- 1Make or prove (an argument, statement, or theory) unsound or erroneous.More example sentences
disprove, show/prove to be false, refute, explode, contradict, rebut, negate, gainsay, belie, give the lie to, discredit, expose, debunk, knock the bottom out of, drive a coach and horses through; weaken, undermine, compromise• informal shoot full of holes, shoot down (in flames)
- His second is that finding unpleasant - even horrible - application of a scientific theory or philosophical argument invalidates the theory.
- The reporter did ask, ‘Well, doesn't that invalidate just war theory as a whole?’
- However, none of this invalidates the general theory that stock aligns CEO incentives with those of the shareholders better than does cash salary; it does.
- 2Deprive (an official document or procedure) of legal validity because it contravenes a regulation or law: a technical flaw in her papers invalidated her nominationMore example sentences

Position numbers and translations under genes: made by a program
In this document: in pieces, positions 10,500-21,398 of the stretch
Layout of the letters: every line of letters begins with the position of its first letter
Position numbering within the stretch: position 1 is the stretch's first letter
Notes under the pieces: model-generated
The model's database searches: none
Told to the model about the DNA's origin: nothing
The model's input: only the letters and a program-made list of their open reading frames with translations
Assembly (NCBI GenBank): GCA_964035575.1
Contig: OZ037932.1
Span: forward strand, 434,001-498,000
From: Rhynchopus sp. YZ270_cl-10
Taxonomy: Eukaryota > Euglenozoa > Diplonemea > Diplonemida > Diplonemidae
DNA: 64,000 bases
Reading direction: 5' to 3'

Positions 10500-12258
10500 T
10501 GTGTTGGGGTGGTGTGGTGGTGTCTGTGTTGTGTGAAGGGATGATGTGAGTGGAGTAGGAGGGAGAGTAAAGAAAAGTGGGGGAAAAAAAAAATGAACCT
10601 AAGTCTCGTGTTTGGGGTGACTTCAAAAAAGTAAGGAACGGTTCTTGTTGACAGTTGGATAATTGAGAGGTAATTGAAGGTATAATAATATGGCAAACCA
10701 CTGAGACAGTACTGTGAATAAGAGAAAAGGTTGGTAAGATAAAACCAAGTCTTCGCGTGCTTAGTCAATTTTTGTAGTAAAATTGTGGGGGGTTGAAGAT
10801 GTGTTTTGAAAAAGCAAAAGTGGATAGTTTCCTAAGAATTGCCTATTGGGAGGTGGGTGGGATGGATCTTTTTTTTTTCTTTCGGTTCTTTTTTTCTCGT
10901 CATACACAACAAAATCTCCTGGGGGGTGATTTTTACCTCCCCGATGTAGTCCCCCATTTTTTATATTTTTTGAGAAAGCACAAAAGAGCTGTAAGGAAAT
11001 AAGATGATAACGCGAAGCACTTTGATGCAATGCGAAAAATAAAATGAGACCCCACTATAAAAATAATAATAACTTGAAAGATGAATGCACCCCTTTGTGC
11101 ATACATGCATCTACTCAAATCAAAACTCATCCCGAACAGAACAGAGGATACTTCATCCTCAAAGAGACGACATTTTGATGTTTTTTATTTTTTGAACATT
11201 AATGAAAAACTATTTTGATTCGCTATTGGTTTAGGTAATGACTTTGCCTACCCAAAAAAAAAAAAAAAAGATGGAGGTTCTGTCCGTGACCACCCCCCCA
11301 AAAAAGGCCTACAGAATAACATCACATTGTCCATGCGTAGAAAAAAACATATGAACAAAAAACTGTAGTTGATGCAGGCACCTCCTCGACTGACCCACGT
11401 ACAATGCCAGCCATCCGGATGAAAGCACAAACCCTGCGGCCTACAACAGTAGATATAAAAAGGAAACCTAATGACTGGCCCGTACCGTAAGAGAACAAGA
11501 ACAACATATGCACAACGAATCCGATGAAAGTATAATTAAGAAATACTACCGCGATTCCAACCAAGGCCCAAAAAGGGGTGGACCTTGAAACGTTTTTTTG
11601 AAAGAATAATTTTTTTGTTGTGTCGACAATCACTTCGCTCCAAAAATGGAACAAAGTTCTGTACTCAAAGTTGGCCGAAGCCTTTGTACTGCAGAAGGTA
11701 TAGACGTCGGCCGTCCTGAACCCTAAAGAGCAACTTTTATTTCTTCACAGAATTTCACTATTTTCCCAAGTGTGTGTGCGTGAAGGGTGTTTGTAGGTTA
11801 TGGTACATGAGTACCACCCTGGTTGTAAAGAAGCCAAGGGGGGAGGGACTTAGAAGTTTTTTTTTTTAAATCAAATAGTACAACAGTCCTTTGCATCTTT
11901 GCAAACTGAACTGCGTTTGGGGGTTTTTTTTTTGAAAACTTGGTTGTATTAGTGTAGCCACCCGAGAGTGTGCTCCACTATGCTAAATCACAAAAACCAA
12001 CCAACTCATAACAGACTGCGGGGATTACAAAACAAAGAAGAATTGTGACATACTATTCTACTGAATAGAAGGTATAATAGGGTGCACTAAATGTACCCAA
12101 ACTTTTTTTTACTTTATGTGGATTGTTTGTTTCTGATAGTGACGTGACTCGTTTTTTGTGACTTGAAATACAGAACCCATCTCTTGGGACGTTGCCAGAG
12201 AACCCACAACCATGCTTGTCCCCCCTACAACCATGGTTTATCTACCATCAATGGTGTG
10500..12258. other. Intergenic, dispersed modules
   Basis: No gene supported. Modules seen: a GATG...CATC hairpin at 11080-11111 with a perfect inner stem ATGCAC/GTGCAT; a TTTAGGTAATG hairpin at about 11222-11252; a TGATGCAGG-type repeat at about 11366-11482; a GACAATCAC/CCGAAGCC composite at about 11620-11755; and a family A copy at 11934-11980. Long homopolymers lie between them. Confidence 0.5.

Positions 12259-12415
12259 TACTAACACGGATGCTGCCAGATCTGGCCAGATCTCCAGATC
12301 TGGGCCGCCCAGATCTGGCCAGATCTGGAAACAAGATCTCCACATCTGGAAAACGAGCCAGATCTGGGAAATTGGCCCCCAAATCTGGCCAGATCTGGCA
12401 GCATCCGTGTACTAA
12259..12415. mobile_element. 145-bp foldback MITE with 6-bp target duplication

- In a four-hour opening address to a packed courtroom, the barrister went on to argue that invalidating the search warrants would set a precedent that would dangerously restrict their future operations.
- These cases stress that errors, even fraudulent errors, do not automatically invalidate the warrant.
- Finding such so-called prior art is the only way to invalidate a patent.
- More example sentences
- I asked members of the faculty at the University of Chicago Law School to estimate the number of Supreme Court invalidations of state and federal law.
- The newspaper has written to the Independent Committee Against Corruption asking for the immediate return of seized material and the invalidation of warrants used against it.
- Under one of the bills, the Post-Privatisation Control Agency should be allowed to take action towards invalidation of privatisation contracts in circumstances, which would justify such action.
mid 17th century: from medieval Latin invalidat- 'annulled', from the verb invalidare (based on Latin validus 'strong').